The End of the 8-Hour Workday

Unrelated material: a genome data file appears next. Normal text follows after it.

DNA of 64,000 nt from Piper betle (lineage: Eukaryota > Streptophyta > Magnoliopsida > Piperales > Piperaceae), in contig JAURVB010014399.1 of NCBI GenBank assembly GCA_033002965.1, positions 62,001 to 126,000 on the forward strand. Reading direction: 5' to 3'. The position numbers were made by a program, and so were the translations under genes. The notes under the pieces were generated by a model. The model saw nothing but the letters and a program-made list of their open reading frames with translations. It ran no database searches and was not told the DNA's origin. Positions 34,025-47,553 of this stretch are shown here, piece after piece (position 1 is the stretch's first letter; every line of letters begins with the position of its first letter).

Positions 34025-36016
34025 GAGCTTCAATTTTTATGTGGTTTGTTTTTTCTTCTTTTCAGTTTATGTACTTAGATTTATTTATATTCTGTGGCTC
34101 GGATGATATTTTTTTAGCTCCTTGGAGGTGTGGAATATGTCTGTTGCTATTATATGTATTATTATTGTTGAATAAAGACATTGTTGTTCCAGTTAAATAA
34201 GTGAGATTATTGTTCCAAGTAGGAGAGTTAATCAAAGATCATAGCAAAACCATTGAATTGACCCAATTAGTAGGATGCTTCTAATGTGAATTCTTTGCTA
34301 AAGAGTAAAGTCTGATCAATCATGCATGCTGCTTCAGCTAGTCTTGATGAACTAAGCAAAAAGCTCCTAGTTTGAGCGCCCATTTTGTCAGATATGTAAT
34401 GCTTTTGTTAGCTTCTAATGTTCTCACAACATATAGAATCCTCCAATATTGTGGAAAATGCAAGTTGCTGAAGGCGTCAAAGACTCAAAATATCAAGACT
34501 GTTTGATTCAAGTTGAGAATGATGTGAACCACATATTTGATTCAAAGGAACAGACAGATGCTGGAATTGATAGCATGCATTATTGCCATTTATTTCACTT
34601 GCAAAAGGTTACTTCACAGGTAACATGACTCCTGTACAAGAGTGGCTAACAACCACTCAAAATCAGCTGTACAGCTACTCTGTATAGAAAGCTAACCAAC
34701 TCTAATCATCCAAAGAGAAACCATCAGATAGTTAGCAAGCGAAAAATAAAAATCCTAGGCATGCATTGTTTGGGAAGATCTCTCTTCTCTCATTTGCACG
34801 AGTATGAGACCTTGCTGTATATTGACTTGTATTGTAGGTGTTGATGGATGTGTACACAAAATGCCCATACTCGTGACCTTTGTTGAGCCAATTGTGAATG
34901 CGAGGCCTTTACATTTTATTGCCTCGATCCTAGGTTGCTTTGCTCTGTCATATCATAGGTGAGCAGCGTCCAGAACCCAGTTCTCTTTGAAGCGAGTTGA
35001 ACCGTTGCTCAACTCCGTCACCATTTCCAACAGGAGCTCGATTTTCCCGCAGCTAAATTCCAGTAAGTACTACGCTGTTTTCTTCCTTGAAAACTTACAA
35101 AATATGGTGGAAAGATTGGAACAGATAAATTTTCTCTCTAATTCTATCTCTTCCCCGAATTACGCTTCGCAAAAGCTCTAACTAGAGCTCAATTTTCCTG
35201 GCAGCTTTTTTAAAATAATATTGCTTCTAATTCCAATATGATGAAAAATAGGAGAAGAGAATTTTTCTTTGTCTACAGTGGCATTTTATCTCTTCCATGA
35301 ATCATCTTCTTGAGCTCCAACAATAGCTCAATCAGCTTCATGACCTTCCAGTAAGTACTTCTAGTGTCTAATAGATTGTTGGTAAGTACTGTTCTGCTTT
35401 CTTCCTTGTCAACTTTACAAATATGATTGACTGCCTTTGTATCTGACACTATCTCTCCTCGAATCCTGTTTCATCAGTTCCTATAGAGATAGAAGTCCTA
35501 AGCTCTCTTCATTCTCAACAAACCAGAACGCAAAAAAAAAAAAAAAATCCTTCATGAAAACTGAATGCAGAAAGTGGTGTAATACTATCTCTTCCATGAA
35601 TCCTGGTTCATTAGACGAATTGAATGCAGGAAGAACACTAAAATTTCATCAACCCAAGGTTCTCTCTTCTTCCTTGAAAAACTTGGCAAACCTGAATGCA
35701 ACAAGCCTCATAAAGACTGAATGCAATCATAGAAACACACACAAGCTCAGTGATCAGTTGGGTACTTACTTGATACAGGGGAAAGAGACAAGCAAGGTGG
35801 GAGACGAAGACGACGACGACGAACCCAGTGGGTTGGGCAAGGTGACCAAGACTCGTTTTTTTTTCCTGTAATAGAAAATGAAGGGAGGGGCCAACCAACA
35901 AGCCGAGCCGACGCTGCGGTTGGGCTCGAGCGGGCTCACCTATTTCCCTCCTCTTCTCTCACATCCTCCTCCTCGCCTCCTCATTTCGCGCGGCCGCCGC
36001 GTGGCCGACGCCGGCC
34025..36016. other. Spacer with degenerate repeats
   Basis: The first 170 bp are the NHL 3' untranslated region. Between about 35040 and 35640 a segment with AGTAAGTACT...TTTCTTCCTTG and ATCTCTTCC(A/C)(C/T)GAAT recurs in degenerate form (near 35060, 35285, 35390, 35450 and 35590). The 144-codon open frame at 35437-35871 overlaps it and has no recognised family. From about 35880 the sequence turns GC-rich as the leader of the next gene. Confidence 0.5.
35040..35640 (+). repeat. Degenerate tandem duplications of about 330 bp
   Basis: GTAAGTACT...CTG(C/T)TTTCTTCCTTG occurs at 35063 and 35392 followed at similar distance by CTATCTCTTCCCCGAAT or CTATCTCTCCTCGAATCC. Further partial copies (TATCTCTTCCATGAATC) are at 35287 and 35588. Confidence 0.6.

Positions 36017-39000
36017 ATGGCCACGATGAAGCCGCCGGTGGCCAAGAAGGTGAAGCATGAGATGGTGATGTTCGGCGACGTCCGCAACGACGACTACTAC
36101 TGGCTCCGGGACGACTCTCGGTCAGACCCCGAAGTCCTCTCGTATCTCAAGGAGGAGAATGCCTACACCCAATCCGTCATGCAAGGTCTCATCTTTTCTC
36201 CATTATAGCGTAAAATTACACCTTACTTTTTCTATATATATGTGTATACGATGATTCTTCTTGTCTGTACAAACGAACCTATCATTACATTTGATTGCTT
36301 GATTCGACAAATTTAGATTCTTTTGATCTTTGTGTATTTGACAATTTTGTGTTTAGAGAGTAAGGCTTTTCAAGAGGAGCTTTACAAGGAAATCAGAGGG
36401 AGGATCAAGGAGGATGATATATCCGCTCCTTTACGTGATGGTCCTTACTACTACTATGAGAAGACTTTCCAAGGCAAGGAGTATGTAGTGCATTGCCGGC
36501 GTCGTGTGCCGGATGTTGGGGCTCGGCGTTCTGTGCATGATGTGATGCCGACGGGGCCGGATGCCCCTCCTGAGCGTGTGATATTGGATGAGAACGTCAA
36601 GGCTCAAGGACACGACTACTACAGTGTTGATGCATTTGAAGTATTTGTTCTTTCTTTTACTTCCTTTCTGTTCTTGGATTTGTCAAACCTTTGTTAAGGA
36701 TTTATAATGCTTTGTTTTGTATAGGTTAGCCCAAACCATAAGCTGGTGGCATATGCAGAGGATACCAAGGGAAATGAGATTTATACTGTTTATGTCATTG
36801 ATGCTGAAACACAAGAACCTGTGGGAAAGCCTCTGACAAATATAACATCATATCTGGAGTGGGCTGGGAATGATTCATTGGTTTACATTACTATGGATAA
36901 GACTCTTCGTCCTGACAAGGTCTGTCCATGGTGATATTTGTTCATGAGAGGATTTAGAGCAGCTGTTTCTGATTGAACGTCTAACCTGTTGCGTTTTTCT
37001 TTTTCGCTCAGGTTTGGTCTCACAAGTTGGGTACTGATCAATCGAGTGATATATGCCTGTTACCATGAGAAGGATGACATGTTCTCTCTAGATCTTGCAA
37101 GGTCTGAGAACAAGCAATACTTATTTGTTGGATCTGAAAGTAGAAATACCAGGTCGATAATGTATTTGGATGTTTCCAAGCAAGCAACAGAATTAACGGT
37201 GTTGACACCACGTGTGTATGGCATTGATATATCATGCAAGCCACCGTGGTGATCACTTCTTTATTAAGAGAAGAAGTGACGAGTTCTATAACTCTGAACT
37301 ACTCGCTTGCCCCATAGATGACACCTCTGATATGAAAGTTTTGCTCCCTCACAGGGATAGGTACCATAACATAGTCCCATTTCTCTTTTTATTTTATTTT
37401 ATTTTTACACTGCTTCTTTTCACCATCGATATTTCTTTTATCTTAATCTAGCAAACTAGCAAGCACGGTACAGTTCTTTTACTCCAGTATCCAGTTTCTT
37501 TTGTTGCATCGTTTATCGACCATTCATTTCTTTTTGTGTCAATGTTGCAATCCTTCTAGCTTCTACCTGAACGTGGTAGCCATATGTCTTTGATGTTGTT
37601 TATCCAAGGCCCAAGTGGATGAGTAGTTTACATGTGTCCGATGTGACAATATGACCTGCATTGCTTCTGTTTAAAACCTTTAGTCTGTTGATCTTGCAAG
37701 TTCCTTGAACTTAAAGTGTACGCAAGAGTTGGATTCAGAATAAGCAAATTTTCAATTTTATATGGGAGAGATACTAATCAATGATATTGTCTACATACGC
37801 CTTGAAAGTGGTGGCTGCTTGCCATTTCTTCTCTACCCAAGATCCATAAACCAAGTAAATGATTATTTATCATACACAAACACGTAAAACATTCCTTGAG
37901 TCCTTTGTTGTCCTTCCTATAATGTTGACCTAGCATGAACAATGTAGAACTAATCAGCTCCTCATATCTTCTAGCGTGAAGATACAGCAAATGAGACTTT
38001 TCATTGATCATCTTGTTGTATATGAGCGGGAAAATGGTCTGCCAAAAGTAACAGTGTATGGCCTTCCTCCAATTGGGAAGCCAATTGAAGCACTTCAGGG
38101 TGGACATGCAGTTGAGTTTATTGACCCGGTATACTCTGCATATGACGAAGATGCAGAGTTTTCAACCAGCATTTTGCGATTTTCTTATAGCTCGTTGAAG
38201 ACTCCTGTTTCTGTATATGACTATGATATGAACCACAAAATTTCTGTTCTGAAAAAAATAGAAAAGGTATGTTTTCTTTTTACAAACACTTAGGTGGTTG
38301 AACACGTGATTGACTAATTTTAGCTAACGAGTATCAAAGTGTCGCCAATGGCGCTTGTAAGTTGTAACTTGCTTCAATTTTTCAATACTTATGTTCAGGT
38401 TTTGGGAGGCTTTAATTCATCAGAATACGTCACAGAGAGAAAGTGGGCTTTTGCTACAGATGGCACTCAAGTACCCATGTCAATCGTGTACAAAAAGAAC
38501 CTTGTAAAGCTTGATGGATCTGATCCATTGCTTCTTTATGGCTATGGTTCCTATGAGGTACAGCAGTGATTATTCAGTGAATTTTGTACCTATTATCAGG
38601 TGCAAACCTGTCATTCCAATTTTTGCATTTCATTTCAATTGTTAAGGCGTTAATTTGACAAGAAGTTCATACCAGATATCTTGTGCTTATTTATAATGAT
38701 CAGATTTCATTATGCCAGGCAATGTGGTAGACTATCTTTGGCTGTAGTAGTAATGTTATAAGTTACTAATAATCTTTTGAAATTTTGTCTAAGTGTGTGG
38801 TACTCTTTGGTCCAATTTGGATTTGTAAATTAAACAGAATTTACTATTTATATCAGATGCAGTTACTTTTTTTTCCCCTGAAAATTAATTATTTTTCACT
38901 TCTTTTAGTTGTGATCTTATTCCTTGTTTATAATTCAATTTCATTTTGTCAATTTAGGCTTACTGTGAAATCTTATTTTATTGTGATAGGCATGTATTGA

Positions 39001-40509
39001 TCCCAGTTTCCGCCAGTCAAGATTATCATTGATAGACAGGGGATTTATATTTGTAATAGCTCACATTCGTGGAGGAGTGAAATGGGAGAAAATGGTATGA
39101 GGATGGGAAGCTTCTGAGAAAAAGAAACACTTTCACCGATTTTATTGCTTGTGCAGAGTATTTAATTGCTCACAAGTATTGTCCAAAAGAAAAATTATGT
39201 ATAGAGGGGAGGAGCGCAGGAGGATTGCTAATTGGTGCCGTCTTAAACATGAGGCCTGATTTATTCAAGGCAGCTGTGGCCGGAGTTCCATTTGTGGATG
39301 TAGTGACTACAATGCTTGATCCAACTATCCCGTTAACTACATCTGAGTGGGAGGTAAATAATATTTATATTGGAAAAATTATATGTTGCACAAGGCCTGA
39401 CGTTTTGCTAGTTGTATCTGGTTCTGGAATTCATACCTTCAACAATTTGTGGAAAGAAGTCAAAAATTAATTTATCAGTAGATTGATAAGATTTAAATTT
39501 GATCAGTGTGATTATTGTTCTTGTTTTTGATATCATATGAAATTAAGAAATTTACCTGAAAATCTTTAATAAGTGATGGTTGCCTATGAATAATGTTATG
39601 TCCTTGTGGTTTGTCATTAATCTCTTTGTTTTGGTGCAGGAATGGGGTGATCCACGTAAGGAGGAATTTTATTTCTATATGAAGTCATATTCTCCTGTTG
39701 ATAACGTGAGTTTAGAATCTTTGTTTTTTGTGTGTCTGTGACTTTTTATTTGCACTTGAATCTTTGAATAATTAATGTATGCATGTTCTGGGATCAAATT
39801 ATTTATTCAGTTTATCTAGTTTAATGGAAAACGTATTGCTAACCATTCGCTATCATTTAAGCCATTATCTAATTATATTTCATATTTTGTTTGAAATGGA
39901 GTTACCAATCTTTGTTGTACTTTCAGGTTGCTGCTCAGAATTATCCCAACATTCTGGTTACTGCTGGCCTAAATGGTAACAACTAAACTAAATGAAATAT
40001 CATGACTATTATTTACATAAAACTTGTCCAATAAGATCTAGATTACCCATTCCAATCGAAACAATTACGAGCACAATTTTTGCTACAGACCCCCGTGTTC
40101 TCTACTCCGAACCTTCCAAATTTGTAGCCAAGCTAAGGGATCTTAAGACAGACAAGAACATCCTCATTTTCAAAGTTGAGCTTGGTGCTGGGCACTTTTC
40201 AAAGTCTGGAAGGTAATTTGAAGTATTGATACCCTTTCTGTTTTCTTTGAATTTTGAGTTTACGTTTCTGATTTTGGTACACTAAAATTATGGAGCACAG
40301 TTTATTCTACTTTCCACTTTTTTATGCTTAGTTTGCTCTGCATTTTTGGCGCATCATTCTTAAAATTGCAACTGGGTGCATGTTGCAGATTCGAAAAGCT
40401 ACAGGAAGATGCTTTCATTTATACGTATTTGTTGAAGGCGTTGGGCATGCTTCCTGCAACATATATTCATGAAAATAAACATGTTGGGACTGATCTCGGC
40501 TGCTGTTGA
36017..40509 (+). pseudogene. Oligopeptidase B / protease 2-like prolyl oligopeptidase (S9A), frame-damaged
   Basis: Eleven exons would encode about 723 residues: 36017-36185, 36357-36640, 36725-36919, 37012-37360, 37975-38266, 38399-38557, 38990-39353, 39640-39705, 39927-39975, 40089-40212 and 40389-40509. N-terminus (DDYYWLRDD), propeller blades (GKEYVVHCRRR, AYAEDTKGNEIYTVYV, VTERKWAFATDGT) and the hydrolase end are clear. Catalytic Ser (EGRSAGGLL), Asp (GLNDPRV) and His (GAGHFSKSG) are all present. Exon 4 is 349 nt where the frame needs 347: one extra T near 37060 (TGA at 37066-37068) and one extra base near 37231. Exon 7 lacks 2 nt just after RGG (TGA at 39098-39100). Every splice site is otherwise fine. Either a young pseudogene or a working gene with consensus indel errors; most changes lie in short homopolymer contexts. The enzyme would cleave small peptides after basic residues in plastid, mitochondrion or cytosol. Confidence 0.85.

The 8-hour workday dates back to the 19th-century. It was designed to split the day into three equal parts (work, free-time, and sleep). Given the heavily industrial nature of work in those days, and the rise of labor unions to protect workers, the 8-hour workday not only became commonplace, but was also legislated with additional protections for over-time. Nearly 100 years later, most organizations still cling to the 8-hour workday, in spite of the dramatically different landscape of the workplace today.